The classic container has solid side surfaces and a rear closure with two easily sealable leaves. For particular uses, such as the transport of liquids or food products, refrigerated containers, tanks, open tops (with openable roofs) and containers with openable side walls are used.


Dry storage containers – these are the standard previously mentioned shipping containers, which are used to ship dry materials, normally in 10ft, 20ft and 40ft lengths.

There are six types of Shipping Containers

Flat rack containers – these contain collapsible sides which fold, ideal for shipping boats, equipments and cars.

Open side containers – here the doors to the containers can be opened completely on the side, which allows for wider loading of materials, ideal for shipping vegetables.

Open top containers – as per the title, these containers have no roof, which enables goods of any height to be shipped, such as logs or machinery.

Refrigerated containers – for food stock or pharmaceutical goods.

Types of container shipments

Shipments by container are classified according to how many are the final recipients:

  • FCL (Full Container Load): full load container, that is when the goods must be received by a single recipient, regardless of whether the maximum weight or maximum volume has been reached or not. This type of shipment is usually preferred by those who have large quantities of goods to be sent for a single receiver;
  • LCL (Less than Container Load): partial load container, when the shipment takes place with the non-exclusive use of the container. In this case the rental can be organized so as to provide for multiple recipients; if the goods to be shipped are not enough to fill a standard container, the load is grouped with other lots for the same destination in a Container Freight Station.

World logistics largely uses container shipments (to find out the differences and the common aspects of the different transport methods, you can read “Transport by sea, by land and by air: differences and aspects in common”): for this reason, major international ports provide specifically dedicated terminals for loading and unloading of containers and their transfer on trains or trucks. Some ports have become the so-called hubs, that is the areas with the highest concentration of containers on national or international routes, especially from / to South-East Asia, Europe and North America. Within transport logistics, logistics hubs hold a significant role today and this significance – especially regarding management and handling – still increases. However, it is not only the large transport logistics hubs (seaports, public inland ports, or airports) which often act as major gateways for import and export of goods that are of major importance. There is also a big number of smaller but just as important logistics hubs like transport logistics hubs of freight forwarding networks. Once crammed into the hubs, the containers are subsequently picked up and taken to smaller terminals. This is why it is essential to constantly monitor shipments that can track the exact position of the load at any time.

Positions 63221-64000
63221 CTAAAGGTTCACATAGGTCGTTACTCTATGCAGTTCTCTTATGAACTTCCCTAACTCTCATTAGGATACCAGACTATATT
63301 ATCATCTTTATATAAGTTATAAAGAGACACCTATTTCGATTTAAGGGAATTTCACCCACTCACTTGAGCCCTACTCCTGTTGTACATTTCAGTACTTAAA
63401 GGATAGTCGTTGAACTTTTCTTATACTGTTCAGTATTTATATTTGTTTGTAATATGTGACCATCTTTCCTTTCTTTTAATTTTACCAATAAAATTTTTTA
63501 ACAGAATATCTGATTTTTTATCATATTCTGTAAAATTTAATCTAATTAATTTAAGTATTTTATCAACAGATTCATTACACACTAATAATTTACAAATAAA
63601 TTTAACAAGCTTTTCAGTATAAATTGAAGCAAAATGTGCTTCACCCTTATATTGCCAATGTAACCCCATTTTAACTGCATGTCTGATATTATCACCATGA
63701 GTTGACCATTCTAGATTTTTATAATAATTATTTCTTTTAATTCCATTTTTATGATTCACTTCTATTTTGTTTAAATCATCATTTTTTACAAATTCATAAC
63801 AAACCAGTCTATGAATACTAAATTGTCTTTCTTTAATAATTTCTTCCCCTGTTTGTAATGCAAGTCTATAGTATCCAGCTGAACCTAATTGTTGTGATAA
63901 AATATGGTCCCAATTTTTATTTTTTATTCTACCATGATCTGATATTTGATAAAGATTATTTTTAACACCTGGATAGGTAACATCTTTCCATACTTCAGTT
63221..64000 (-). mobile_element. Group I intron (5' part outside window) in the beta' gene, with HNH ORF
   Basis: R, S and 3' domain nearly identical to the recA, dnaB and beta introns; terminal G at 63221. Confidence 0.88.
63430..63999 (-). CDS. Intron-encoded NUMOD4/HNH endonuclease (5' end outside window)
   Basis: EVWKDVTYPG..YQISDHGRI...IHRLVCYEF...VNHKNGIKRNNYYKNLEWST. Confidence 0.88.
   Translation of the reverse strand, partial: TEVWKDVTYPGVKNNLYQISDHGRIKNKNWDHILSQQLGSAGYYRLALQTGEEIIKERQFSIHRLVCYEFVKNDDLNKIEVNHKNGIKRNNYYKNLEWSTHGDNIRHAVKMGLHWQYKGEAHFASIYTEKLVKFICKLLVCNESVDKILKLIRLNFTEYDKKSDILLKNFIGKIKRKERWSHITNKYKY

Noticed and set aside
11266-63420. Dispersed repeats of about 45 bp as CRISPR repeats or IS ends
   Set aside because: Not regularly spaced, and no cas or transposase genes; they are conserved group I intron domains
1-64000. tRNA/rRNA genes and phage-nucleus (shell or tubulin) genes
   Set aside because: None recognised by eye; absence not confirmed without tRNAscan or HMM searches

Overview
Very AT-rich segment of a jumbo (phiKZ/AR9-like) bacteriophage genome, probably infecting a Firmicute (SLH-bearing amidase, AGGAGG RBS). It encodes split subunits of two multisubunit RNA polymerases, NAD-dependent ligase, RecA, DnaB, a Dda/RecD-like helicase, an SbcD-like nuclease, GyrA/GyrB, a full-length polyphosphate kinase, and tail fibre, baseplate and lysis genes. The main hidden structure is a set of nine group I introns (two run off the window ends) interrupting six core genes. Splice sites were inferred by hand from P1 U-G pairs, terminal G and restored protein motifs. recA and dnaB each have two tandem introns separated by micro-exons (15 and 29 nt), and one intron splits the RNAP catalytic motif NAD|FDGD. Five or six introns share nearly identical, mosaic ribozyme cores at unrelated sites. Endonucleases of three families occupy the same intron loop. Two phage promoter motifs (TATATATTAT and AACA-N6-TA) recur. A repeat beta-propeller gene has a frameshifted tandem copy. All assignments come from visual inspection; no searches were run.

And if you have to send something out of shape, so-called exceptional transport? For this kind of movements there are special solutions: you can read more about the topic in the article "SI-Log Network: all solutions for exceptional transport".

In conclusion, there is a wide range of containers, used according to the particularity of the goods: refrigerated containers, tank-containers, flat racks, open tops or open sides ... this method of transport developed after the Second World War is the most used in the world , and can be crucial in the strategy of a good logistics process.

Do you want to find out what are the current trends that are changing the world of distribution logistics? Click on the image below and read our analysis!

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➡️ Do you want further information about distribution logistics? Check this article and find out all you are interested in!